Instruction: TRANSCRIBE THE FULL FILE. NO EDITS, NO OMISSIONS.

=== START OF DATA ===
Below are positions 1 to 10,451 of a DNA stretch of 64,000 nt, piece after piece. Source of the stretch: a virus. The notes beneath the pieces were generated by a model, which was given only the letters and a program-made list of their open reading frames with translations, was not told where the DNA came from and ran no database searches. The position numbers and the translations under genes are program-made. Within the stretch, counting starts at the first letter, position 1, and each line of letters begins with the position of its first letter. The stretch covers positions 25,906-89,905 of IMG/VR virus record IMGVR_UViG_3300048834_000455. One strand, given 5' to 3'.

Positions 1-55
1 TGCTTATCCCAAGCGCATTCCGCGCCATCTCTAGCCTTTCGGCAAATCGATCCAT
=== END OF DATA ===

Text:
Below are positions 1 to 10,451 of a DNA stretch of 64,000 nt, piece after piece. Source of the stretch: a virus. The notes beneath the pieces were generated by a model, which was given only the letters and a program-made list of their open reading frames with translations, was not told where the DNA came from and ran no database searches. The position numbers and the translations under genes are program-made. Within the stretch, counting starts at the first letter, position 1, and each line of letters begins with the position of its first letter. The stretch covers positions 25,906-89,905 of IMG/VR virus record IMGVR_UViG_3300048834_000455. One strand, given 5' to 3'.

Positions 1-55
1 TGCTTATCCCAAGCGCATTCCGCGCCATCTCTAGCCTTTCGGCAAATCGATCCAT